Can’t please all

The Budget gives relief to the salaried class and senior citizens. Measures to improve employment opportunities, set up new institutions and give relief to the agricultural sector and farmers and SMEs are appreciable. Heavy taxing of tobacco products and reduction on items like footwear and soaps are welcome. Of course, it is difficult to satisfy everybody.

SC DHALL, Zirakpur

Do they deserve subsidy?

A government employee gets only around 10 months of pay in hand after doing 12 months of work because, on an average, two months’ pay goes either in taxes or compulsory savings. In this light, why subsidy is given for industry/institution/business which progresses five-folds within five years?

Dr Daler Singh Multani, Mohali

Rail privatisation

The Railway Budget candidly acknowledges the dismal dearth of resources in the Railways and proposes bold moves to boost its economic health. Financing projects through the PPP mode and FDI is needed for the infusion of funds. It will also facilitate technology transfer. Lessons should be learned from the process of privatisation of the railways in the UK and Japan. A hike in fares may impact the lives of daily commuters as well as prices of essential commodities. The government must warily tread the tightrope in balancing its commercial and social obligations.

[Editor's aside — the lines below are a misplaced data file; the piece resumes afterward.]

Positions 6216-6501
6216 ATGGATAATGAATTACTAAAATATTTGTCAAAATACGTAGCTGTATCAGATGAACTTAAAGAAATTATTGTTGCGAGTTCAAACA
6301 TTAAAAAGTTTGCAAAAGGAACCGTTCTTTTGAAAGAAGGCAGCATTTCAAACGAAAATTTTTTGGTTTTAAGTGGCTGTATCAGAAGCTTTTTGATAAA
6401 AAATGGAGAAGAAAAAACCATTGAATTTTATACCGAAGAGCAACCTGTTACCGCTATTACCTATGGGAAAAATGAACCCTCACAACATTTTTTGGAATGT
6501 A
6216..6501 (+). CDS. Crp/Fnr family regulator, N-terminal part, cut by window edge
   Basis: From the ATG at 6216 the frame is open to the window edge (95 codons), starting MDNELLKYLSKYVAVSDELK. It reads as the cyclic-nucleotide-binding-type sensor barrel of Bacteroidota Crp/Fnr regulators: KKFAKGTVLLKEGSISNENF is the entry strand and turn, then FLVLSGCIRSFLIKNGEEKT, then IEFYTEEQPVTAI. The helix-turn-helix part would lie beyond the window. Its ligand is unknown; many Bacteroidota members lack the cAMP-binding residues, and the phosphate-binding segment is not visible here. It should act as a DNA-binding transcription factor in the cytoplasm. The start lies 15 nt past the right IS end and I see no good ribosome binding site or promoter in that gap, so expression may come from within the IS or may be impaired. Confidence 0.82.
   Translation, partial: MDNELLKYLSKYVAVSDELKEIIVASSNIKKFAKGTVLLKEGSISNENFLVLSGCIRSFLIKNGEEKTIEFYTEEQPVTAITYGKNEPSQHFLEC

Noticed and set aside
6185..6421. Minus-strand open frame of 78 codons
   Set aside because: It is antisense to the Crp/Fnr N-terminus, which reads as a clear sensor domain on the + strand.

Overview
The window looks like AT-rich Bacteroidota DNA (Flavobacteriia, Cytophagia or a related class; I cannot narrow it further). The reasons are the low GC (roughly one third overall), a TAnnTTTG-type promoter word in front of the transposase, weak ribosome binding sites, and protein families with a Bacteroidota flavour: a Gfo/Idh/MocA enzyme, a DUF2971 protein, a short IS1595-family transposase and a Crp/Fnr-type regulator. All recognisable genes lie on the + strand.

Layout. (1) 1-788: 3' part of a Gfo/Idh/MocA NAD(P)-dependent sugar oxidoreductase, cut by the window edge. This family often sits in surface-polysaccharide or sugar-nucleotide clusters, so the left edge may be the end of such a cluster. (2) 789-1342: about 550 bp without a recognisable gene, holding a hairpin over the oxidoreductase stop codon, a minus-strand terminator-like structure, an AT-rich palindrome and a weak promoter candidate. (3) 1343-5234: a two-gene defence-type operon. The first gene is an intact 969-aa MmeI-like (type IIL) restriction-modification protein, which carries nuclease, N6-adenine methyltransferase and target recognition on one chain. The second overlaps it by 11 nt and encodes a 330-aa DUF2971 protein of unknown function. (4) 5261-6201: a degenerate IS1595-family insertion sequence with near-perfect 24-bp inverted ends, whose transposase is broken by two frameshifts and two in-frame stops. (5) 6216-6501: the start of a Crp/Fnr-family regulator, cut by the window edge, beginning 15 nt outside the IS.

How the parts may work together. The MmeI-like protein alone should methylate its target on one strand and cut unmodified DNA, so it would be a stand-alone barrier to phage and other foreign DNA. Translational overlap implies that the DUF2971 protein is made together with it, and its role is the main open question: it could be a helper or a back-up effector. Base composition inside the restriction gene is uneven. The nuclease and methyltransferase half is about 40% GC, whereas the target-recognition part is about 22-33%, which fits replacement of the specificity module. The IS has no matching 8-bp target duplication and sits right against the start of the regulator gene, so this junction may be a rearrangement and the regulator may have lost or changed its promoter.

Benefits for all

Apropos the editorial “Focus on jobs and growth: Modi budget gives no immediate achche-din feeling” (July 11), the Budget gives benefits to all sections of society. The income-tax exemption limit has been raised from Rs 2.5 lakh to Rs 3 lakh. It is good, but the people were expecting a Rs 5 lakh limit. The budget is also industry-friendly.

It is good that the smokers will have to pay almost three times more for cigarettes as the excise duty on them has been raised from 11% to 72%. Providing more IITs and IIMs is commendable, but the budget is silent on providing quality education in schools and colleges.

R K KAPOOR, Chandigarh

Letters to the Editor, typed in double space, should not exceed the 200-word limit. These should be cogently written and can be sent by e-mail to: Letters@tribuneindia.com